Researchers Open the Commercialization Way for Lithium-Sulfur Batteries

By: | October 16th, 2019

Image by Dean Simone from Pixabay

For years now, the lithium-sulfur (Li-S) battery is considered the most likely successor to the highly successful lithium-ion cells. Li-S feature higher energy densities (double that of Li-ion), reduced cost for sourcing the materials and can be recharged for many hundreds of times.

However, it is not all perfect with the Li-S batteries. Sulfur has a problematically low electrical conductivity, has large volume expansion rates, and the inevitable leakages shorter the life cycle of the battery. 

Now, researchers from Singapore’s NanoBio Lab have designed a new type of a lithium-sulfur cathode that is less complex than the existing iterations.

Illustration of NBL’s method of preparing sulfur cathode (top) and how it is conventionally prepared (bottom). Image Credit: NanoBio Lab (NBL) and A*STAR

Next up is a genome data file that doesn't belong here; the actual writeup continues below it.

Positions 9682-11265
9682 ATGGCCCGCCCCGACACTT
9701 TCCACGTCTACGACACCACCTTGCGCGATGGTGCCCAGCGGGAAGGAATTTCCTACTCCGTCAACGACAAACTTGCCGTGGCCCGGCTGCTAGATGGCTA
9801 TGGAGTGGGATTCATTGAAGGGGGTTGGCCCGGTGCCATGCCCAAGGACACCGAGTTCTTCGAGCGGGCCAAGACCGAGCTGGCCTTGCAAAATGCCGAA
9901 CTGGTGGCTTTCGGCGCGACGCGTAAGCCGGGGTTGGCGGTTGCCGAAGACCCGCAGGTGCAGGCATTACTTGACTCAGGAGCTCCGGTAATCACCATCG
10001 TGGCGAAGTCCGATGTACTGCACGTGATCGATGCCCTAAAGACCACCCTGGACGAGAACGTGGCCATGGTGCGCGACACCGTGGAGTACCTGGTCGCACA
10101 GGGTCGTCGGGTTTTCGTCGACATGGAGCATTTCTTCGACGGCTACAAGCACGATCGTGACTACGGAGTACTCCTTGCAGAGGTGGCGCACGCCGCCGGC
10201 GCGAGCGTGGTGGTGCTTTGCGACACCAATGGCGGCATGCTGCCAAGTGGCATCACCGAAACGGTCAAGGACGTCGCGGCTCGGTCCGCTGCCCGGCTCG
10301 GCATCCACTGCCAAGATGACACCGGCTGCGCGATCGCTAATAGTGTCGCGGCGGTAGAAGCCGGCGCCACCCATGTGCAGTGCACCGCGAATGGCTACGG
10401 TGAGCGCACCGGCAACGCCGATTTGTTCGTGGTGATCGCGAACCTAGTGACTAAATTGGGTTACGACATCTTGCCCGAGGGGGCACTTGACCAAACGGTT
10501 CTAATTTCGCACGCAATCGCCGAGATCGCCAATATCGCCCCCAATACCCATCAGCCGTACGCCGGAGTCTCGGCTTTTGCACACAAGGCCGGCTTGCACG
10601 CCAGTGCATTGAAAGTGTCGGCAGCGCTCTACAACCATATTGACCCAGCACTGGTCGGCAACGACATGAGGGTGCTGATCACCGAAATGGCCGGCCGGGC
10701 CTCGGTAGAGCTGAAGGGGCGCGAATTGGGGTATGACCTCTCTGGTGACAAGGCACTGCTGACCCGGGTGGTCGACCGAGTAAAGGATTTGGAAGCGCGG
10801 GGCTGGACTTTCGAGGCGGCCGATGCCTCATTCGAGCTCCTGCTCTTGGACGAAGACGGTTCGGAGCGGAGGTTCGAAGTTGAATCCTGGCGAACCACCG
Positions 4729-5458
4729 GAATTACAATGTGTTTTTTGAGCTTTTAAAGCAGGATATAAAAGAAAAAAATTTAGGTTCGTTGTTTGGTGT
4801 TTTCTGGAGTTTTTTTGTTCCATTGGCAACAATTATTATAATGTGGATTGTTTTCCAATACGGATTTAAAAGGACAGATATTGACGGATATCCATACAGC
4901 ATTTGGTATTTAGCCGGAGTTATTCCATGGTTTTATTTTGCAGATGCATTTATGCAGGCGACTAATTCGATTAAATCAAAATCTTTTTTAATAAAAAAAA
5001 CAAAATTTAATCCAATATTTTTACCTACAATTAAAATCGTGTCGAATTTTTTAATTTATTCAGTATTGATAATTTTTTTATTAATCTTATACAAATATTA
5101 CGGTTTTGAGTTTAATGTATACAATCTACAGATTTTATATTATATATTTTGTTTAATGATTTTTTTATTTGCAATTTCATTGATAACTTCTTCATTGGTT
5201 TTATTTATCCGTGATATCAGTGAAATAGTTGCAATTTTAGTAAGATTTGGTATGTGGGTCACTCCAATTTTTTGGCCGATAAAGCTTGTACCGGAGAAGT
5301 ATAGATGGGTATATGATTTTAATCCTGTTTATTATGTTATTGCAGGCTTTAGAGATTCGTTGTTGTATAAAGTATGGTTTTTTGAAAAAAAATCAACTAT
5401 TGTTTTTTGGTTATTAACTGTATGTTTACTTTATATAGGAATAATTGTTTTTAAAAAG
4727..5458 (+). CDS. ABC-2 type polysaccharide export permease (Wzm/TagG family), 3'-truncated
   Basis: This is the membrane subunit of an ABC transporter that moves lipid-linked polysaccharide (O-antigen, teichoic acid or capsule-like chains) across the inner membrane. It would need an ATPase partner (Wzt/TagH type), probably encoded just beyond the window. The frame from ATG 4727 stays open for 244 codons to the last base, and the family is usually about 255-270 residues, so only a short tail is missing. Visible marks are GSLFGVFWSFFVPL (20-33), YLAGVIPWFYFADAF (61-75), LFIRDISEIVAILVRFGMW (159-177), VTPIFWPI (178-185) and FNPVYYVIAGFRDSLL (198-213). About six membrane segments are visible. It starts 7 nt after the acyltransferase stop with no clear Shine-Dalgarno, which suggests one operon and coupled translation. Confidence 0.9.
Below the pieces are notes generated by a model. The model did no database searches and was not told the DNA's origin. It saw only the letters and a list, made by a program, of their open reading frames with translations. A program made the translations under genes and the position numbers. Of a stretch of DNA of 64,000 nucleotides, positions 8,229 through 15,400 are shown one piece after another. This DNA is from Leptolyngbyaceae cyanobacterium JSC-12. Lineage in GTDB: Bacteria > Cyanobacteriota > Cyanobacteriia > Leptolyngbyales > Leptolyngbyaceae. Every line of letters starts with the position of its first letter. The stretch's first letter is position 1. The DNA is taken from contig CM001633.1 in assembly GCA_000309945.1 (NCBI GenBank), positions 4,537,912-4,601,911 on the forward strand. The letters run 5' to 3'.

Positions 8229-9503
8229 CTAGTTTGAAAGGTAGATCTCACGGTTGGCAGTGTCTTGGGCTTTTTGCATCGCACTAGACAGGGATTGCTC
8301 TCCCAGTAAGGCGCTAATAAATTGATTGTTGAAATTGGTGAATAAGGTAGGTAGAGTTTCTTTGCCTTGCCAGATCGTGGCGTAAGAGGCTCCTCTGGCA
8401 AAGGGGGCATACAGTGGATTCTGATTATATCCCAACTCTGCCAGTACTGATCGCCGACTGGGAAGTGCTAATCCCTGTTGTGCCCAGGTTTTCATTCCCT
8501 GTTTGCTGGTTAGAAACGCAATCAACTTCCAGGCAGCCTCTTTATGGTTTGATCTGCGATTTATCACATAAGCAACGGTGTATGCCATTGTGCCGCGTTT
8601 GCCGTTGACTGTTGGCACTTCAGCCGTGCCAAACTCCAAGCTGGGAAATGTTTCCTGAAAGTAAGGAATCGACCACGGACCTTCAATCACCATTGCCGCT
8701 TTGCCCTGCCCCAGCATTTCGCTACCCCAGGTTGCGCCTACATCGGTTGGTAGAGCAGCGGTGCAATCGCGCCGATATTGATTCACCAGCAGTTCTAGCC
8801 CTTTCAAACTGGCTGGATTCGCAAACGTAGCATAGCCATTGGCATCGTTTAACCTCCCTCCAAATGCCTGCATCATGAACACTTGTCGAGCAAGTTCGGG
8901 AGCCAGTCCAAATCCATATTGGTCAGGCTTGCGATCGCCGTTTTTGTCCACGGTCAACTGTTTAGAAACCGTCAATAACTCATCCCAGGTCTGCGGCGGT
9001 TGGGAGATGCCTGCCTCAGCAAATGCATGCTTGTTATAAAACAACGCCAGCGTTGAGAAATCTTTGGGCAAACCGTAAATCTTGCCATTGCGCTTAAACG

Having to produce something simpler in design translated in lower production costs, shorter production times, and a lot better feasibility potential. The researchers have built the cathode in two steps, with the formation of the carbon host followed by the addition of the sulfur source. 

What this does is to minimize the chances of the carbon scaffold to collapse during charging, which was one of the previous design’s inherent severe problems. Moreover, the two-step process creates a porous nanomaterial where the sulfur may roost in, eliminating it’s low conductivity and high expansion rate problems.

The new cathode increased the specific capacity by 48%, and decreased the capacity fade by 26%. In numbers, this was 4mAh per cm2, and 1220mAh/g. 

The team tested the new cathode design over 200 charging cycles, and recorded only a minimal loss in performance. This means that the new design has all the potential to enter actual production, and we may soon start seeing Li-S cell powering our gadgets, or even our electric cars.

After all, the demonstrated production method is industrially scalable, so there’s no reason why we shouldn’t get to the next step in battery technology. 

The NBL research team (from right to left): Prof. Jackie Y. Ying, Mr. Jian Liang Cheong and Dr. Ayman AbdelHamid.

Bill Toulas

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